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Pearlman stands by his portrayal of Payton in polarizing book

Walter Payton is back in the public consciousness following the release of the controversial biography, "Sweetness: The Enigmatic Life of Walter Payton," by Jeff Pearlman.

The book shows another side of the Chicago Bears great, detailing personal battles that included family struggles, pill abuse and depression.

Predictably, Pearlman has received a good deal of criticism for his warts-and-all portrayal of Payton, who died from a rare form of cancer in 1999. He was 45.

"A Football Life: Walter Payton" debuted Thursday night on NFL Network, so Pearlman was a guest this week on "The Dave Dameshek Football Program," where he discussed the backlash that has come with the book's release.

"I do think when celebrities and icons like Walter Payton die young, we tend to sort of place them on a completely ludicrous and unrealistic pedestal where we think they were these sort of gods," said Pearlman, who also authored "Boys Will Be Boys," a book about the 1990s Dallas Cowboys. "My point is there's nothing wrong with learning people are human and people have hardships to overcome."

Perhaps the most notable figure to speak out against Pearlman was Mike Ditka, the ex-Bears coach who actually said he would spit on Pearlman if given the opportunity. Ditka's anger surprised Pearlman.

"Mike Ditka has devoted a ton of time, to his credit, to helping retired NFL players deal with hardships after their careers," Pearlman said. "Well, here's perhaps the greatest player in the history of the NFL, and lo and behold, we find out he has hardships, too, that he struggled, that he was aimless and sort of lost and had family problems and had painkiller problems and didn't know what to do with himself."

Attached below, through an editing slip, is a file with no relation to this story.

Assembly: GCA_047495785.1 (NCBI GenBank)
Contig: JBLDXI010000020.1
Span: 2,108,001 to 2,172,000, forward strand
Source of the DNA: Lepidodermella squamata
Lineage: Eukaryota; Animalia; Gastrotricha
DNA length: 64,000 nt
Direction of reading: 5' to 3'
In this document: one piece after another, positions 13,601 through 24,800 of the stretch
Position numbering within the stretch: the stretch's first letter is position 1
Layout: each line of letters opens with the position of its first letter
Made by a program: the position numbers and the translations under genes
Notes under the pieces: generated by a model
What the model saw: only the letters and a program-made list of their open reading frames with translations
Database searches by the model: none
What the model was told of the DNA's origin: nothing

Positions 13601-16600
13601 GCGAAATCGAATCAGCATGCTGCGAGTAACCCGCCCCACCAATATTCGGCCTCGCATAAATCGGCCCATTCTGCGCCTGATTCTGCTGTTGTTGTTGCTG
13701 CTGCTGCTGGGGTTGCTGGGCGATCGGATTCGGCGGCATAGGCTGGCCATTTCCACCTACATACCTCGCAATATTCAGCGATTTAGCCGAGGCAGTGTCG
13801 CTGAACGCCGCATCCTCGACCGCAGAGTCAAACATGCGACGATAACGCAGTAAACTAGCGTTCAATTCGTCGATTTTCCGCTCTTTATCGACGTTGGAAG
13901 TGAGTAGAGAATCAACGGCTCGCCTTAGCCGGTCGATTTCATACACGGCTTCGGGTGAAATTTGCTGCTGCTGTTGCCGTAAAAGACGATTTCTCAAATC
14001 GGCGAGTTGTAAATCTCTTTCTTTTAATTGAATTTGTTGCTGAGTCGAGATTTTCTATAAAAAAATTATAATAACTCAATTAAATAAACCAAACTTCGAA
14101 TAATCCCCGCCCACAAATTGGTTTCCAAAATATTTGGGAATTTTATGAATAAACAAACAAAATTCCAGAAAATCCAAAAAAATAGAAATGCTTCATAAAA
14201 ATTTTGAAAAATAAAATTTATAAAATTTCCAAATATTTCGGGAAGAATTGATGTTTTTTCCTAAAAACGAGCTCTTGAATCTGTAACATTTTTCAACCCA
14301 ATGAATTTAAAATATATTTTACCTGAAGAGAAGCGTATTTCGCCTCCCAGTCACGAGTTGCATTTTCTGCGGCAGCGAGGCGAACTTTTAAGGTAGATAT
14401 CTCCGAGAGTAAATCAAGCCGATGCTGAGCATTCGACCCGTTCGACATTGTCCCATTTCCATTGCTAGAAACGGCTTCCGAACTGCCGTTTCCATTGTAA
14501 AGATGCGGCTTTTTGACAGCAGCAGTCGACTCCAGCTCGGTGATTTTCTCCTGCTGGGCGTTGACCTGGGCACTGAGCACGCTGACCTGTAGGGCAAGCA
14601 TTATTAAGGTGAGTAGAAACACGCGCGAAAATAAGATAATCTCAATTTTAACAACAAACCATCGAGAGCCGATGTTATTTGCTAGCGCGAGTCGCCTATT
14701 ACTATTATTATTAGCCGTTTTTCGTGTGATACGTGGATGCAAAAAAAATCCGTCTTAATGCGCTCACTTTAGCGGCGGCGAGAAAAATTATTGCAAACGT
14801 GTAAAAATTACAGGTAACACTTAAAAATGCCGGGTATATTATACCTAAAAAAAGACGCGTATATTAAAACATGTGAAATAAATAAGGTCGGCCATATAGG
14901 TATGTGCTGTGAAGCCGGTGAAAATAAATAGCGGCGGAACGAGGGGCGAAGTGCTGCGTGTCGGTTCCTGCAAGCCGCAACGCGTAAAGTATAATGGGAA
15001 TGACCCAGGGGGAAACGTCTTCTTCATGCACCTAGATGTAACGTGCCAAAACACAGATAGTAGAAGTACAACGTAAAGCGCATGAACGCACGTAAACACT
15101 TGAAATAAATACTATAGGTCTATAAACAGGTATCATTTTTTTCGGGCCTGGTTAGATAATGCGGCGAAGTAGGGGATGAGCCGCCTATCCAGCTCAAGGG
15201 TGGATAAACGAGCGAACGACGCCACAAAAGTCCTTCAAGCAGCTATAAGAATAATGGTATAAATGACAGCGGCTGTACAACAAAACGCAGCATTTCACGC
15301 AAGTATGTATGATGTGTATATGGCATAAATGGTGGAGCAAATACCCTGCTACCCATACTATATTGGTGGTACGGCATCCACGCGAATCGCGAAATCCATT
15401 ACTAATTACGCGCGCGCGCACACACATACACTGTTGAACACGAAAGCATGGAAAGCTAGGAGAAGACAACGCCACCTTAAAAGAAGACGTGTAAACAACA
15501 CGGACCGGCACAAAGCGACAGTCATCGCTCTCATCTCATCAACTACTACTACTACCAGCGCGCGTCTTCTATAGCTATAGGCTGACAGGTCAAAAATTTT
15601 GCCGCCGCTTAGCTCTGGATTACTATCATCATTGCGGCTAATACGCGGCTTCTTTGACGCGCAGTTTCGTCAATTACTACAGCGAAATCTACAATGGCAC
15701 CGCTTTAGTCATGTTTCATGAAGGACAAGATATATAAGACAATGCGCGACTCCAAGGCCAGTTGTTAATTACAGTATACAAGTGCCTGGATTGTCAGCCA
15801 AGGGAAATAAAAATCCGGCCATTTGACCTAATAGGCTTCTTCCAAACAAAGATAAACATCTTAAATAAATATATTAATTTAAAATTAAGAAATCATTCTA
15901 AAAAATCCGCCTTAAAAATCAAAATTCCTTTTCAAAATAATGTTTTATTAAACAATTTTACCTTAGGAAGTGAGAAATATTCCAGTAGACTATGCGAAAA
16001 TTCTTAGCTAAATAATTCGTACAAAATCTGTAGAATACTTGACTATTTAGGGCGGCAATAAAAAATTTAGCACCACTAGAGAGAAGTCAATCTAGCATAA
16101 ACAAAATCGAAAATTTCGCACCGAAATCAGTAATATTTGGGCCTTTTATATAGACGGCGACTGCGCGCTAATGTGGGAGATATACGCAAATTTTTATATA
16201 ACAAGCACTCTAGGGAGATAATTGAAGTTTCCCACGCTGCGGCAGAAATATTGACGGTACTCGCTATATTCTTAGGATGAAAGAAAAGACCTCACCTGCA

Pearlman said he didn't write the book to expose an NFL legend. The unflattering things that came out of his research helped tell the complete story of Payton's life.

"What I really think what bothers people, and what bothers most people in Chicago, isn't the fact that I wrote something that's going to hurt some people. It's that I wrote something that hurt them," he said. "And that they had an idealized image of Walter Payton, an unrealistic image of Walter Payton, and the truth was he was a man just like me and my dad and 8 million people out there."

Payton's son, Jarrett, told the Chicago Tribune on Thursday that he was looking forward to the NFL Films documentary and holds no grudge against the author of the book.

"I hope people see the documentary for what it is, and I think it's a great piece," Payton said. "Pearlman's in it, so I don't want people to discredit it and not look at it because he's in it. I want them to really see it for what it is and just watch it."

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